The College of Agricultural Sciences, Dharwad was founded nearly 70 years agobyrenowned scientist S.W. Nlenshinkai on the outskirts of Dharwad in Karnataka. However it took another four decades to become a full fledged university, UAS Dharwad (UASD). One of the leading institutions in India which has engaged in high quality research, teaching and extension among farmers, todav the institution faces new challenges. To date it has released over 200 new varieties of crops.
Dr D.P. Biradar, a plant biotechnology is the new vice-chancellor. He is not the one to sit on past laurels. He wants it to be a globally known institution that serves the needs of local farmers. “Post independence Indian agriculture was traditional and was subsistence in nature, which was unable to meet the food demand of a fast growing population. Indian agriculture today has to work towards achieving nutritional security,” says Biradar. Technological intervention is the only option to achieve both national food and nutritional security. The area under arable land in India is not increasing and is currently hovering around 140-145 m ha. Therefore, growing not only high yielding crop cultivars, but also of better quality is important. A good example here is of Bt cotton.
hybrids but along with them we are also developing Bt cotton varieties suited to high density cultivation,” adds Biradar. Unlike Bt hybrids, when Bt varieties are released, the seeds can be reused by farmers – helping them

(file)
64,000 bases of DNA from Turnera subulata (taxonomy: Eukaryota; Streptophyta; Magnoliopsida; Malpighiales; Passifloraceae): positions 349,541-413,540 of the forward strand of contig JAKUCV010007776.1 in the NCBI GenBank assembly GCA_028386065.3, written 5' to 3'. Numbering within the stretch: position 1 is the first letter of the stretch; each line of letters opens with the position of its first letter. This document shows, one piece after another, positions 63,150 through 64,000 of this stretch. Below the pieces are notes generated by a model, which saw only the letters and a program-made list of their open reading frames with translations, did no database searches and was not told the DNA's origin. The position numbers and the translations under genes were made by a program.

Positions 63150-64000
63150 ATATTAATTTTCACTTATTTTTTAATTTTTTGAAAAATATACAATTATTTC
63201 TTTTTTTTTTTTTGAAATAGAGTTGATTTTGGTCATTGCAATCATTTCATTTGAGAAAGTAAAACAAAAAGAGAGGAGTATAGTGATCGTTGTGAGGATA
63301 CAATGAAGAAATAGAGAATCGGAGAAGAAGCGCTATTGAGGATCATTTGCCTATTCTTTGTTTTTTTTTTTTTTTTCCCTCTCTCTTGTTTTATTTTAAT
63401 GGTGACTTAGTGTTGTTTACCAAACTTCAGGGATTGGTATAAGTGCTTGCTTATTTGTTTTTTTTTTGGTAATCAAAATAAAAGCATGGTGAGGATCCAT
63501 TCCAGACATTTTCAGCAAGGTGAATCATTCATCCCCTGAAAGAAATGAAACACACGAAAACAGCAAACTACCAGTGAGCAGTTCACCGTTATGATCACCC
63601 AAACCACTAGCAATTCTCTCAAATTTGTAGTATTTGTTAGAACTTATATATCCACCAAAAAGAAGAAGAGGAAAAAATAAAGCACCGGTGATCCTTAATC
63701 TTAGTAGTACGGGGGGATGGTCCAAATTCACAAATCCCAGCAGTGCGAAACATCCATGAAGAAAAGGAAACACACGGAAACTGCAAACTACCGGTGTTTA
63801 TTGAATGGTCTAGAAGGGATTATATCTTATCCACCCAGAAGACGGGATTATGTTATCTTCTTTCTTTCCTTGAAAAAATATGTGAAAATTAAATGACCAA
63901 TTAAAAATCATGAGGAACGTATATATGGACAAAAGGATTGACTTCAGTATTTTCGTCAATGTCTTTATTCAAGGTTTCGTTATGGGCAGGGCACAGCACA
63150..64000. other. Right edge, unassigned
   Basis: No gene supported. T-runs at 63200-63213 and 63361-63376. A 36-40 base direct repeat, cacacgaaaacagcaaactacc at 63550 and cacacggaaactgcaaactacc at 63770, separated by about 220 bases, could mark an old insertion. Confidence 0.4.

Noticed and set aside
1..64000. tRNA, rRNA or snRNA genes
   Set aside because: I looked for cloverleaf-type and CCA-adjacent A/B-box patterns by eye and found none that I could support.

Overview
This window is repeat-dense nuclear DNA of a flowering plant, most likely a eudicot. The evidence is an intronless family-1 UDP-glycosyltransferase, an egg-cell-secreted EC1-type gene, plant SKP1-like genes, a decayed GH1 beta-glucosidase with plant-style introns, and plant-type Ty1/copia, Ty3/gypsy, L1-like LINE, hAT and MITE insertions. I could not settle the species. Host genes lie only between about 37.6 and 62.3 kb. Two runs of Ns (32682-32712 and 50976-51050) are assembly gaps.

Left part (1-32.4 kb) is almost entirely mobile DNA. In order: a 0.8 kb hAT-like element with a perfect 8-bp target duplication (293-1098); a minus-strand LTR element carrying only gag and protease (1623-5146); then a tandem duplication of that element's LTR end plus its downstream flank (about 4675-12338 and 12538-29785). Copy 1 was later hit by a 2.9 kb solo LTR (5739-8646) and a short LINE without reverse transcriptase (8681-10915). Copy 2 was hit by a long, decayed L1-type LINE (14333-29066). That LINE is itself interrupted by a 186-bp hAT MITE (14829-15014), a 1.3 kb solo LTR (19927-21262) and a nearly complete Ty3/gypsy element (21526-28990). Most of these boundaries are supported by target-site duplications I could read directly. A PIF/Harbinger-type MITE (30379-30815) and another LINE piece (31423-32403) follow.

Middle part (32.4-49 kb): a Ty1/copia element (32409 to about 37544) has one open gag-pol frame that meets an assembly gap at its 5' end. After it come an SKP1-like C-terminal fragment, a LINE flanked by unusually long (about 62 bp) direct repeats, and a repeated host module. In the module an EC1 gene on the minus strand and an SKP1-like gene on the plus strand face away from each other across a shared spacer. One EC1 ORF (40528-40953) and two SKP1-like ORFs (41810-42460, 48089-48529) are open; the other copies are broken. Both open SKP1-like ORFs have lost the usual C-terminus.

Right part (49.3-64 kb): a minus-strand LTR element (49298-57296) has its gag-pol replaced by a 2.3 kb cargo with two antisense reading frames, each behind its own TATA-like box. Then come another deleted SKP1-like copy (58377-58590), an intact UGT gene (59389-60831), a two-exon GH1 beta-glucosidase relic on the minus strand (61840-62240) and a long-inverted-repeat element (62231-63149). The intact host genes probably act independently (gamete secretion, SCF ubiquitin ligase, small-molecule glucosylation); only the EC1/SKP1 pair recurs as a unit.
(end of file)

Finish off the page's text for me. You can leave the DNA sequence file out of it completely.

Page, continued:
- in the long-run. “Our varieties are
- well adapted to the local environment ; including limited water environments ; both rain fed and dry land.”
Dryland is another major area where new technological interventions are required to adapt to abiotic stress (hot and dry climates). This includes drought tolerant crop cultivars with the introduction of drought resistant genes, rain-water harvesting, soil conservation and mechanisation that is suited to small holdings of Indian farmers. Here, there is greater collaborative opportunity for UASD to work with engineering colleges. The collaboration between plant biologists and engineers would address the problems related to labour scarcity, mechanised cultivation and harvesting of agricultural crops.
UASD has quite a few MoUs with outside institutions such as Texas A&M, Cornell University, USA; McGill and University of Manitoba, Canada; and many others including some African institutions. It has established an International Centre for Agricultural Development in Dharwad and has identified six themes for research with global partners. “We are now looking to develop collaborations with Asian and African partners. In fact, we now have an MoU with China and LUA- NAR, Malawi. In fact, we have been attracting students from Africa and the Middle East regularly.”
One of the issues facing UASD is the lack of agriculture graduates going back to farming. While the government has recently started a two year diploma course in agriculture, the numbers remain low. “We are encouraging our graduates to work closely with their farming families. I think both agriculture graduates and diploma holders need to be provided with a credit linkage by the banks so that they are encouraged to take up farming or agriculture-related enterprise.”
♦ SHIVANAND KANAVI email@example.com